The pine, the bamoo, and the plum are known to the Chinese people as the 〝Three Friends of Winter.〞The pine, an evergreen, is able to withstand even the most severe cold of winter without damage. The bamoo, standing upright in bitterly cold winds, demonstrates perseverance in resisting adversity and distress. The plum blossom, the national flower of the Republic of China, is pure and fragrant, lofty and noble. The subjects of these stamps not only illustrate Chinese traditional art and culture, but also express the moral fortitude of Chinese people. This set of stamps reproduces three Yuan and Ming ancient paintings recommended by the National Palace Museum.
A brief description of the stamps and short biographical sketches of the artists follow：
2.00 Bird and Plum Blossoms： Chen Hung-shou, Ming Dynasty (1368-1644) Ink and color on silk. Size： 124.3 × 49.6 cm. Hanging scroll. Chen Hung-shou (1599-1652)was a native of Chu-chi, Chekiang. His Courtesy name was Chang-hou; his sobriquet was Lao-lin. He accepted an honorary academic title, but refused that of a court painter. After the fall of the Ming dynasty, he was associated with loyalist outlaws and later became a Buddhist monk, using the sobriquet Hui-ch'ih. By nature he loved to travel off the beaten track; his eccentric personality shows in his calligraphy and paintings. The figures represented in his paintings are often tall, bulky, and out of proportion, yet they are always interesting and in fine taste. When painting historical themes, he took care to represent as faithfully as possible the costumes and demeanor of the period to which the characters belonged. He also excelled in painting plants, birds, and inssects.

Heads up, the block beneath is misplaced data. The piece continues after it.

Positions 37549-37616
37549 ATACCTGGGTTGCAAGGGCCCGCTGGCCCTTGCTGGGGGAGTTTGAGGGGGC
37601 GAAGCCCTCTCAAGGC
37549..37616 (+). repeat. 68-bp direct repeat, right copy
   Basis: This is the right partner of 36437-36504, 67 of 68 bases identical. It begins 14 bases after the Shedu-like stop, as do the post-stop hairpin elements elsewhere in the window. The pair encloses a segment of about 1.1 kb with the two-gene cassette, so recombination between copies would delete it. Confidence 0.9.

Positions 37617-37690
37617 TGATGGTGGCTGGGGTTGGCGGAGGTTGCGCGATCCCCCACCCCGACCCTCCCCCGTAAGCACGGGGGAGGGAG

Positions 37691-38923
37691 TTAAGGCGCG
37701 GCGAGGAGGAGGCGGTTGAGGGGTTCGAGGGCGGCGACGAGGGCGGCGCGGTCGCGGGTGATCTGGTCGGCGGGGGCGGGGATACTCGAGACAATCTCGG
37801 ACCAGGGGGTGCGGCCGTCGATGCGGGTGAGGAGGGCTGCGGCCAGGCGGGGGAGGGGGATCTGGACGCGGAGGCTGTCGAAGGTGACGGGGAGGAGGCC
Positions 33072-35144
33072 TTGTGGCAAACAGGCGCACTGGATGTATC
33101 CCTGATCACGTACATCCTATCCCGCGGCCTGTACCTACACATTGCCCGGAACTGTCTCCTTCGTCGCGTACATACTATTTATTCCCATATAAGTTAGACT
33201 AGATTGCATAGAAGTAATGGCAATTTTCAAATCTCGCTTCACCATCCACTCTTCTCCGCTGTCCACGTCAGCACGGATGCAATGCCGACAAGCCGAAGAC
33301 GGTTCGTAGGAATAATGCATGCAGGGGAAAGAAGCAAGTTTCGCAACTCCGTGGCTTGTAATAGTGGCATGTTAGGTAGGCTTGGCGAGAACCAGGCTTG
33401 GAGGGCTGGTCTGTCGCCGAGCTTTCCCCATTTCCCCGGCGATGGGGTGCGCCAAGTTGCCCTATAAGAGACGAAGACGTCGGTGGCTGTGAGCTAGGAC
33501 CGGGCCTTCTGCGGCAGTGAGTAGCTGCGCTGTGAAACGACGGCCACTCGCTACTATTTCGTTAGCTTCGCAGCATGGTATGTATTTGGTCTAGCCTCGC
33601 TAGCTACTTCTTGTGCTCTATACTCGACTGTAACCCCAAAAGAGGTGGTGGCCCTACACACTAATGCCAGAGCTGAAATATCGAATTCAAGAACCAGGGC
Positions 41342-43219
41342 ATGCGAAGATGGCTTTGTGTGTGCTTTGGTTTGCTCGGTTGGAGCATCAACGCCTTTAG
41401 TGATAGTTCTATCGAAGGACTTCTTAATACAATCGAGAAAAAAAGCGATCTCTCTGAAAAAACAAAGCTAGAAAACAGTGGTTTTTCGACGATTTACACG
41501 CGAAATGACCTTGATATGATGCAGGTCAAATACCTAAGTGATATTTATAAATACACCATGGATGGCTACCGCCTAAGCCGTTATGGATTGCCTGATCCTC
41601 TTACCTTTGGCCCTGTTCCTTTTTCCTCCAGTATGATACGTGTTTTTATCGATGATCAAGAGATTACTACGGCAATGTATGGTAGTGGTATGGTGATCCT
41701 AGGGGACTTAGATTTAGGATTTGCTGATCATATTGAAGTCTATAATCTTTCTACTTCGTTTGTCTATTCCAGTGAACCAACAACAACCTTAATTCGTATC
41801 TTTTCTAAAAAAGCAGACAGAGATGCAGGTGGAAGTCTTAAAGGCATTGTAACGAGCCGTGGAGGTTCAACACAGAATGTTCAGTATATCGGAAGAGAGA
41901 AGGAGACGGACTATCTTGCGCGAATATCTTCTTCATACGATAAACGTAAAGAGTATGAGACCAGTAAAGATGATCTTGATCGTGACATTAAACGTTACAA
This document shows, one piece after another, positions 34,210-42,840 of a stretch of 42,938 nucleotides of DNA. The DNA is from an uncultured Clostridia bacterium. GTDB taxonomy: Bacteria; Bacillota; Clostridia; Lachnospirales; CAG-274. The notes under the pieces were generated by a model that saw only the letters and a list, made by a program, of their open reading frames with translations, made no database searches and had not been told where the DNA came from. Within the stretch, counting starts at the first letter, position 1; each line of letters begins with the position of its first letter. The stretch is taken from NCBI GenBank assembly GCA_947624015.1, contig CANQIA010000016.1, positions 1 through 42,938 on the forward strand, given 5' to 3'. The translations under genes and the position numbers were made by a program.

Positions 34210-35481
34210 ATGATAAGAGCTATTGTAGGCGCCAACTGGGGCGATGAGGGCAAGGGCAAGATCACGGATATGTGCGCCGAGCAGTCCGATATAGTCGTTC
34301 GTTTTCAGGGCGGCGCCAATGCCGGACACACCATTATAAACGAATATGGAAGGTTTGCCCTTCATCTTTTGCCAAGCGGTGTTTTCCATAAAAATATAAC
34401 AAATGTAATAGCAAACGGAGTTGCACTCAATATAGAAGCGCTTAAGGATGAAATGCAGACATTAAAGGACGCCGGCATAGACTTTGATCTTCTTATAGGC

8.00 Wintry Days： Yang Wei-chen, Yuan Dynasty (1277-1368) Ink on paper. Size： 98.1 ×32 cm.Hanging scroll. Yang Wei-chen (1296-1370) was a native of Chu-chi, Chekiang. His Courtesy name was Lien-fu; his sobriquets were T'ieh-yai, T'ieh`-ti Tao-jen, and Pao-i Lao-jen. He excelled in both calligraphy and painting. Yang's father built a house on T'ieh-yai mountain where he planted many plum trees to aid his son's study.
10.00 Rock and Bamboo： Hsia Chang, Ming Dynasty (1368-1644) Ink on paper.Size： 275.1 ×104.7 cm. Hanging scroll. Hsia Chang (1388-1470) was a native of K'un-shan, Kiangsu. His Courtesy name was Chung-chao; his sobriquets were Tzu-tsai-chu-shih and Yu-feng. He received the chin-shih degree in 1415. During his early years he made an intensive study of the works and techmiques of Wang Fu; later he developed a distinctive new style. His favorite subject was bamboo. Unlike the paintings of the〝literati,〞 he portrayed various aspects of bamboo in a realistic manner, and tried to make his painting as nearly as possible like his model.